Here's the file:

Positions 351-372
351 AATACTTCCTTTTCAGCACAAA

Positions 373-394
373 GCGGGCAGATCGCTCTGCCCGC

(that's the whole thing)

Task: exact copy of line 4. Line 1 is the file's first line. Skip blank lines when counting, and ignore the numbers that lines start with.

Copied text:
373 GCGGGCAGATCGCTCTGCCCGC